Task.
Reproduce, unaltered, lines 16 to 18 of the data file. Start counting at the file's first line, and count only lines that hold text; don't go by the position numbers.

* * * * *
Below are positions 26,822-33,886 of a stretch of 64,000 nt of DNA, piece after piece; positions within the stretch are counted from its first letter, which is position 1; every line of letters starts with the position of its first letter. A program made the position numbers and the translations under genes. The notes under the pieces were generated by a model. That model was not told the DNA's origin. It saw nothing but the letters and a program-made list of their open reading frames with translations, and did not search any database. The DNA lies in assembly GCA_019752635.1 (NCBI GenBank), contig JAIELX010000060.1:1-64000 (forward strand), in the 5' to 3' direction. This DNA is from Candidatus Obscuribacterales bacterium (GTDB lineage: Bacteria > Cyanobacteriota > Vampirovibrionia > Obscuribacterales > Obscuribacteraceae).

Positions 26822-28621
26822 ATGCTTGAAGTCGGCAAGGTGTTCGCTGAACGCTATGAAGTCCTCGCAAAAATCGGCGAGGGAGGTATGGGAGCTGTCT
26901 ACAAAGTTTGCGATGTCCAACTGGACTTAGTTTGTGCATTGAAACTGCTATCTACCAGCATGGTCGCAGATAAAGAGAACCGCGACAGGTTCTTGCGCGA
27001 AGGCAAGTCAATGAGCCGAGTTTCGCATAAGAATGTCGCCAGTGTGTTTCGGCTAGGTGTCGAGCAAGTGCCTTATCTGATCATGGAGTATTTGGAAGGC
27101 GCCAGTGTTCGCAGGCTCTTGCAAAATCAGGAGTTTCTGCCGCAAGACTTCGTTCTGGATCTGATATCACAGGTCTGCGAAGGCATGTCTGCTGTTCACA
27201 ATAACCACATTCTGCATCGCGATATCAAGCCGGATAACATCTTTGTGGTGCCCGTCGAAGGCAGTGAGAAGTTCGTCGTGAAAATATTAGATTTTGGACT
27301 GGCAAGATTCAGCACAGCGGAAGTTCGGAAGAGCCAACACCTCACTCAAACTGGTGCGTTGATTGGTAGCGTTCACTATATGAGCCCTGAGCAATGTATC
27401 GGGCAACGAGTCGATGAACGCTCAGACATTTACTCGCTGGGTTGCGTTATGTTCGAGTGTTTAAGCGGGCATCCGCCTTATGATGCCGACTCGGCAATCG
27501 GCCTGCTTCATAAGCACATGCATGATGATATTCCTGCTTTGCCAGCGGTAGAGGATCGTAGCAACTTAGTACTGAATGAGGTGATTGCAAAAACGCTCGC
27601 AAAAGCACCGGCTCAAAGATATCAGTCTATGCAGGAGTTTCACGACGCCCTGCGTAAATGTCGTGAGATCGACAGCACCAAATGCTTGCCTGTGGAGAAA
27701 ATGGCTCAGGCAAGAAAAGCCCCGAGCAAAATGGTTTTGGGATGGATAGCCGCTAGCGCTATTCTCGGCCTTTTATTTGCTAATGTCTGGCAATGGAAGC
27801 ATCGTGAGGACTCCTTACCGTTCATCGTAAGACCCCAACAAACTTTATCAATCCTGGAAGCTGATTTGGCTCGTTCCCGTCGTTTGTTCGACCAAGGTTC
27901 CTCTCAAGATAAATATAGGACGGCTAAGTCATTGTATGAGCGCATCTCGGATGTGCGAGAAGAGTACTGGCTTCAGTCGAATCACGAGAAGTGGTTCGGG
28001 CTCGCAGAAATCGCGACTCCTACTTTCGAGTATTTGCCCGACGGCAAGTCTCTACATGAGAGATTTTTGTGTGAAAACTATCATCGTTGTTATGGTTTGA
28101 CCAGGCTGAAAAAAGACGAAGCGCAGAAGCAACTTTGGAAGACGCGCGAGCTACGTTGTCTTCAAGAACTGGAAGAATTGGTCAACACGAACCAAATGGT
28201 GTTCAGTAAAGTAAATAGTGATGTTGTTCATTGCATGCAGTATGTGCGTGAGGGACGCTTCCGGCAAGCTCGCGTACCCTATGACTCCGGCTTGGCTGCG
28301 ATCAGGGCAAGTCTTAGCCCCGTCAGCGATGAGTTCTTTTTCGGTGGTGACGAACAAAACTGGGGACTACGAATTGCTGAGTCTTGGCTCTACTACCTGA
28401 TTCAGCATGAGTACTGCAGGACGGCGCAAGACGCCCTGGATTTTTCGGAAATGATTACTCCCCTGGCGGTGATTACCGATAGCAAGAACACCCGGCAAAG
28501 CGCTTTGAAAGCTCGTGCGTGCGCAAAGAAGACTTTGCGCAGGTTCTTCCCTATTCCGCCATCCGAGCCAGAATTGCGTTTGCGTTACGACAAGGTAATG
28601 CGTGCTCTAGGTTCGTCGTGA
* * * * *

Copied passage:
28101 CCAGGCTGAAAAAAGACGAAGCGCAGAAGCAACTTTGGAAGACGCGCGAGCTACGTTGTCTTCAAGAACTGGAAGAATTGGTCAACACGAACCAAATGGT
28201 GTTCAGTAAAGTAAATAGTGATGTTGTTCATTGCATGCAGTATGTGCGTGAGGGACGCTTCCGGCAAGCTCGCGTACCCTATGACTCCGGCTTGGCTGCG
28301 ATCAGGGCAAGTCTTAGCCCCGTCAGCGATGAGTTCTTTTTCGGTGGTGACGAACAAAACTGGGGACTACGAATTGCTGAGTCTTGGCTCTACTACCTGA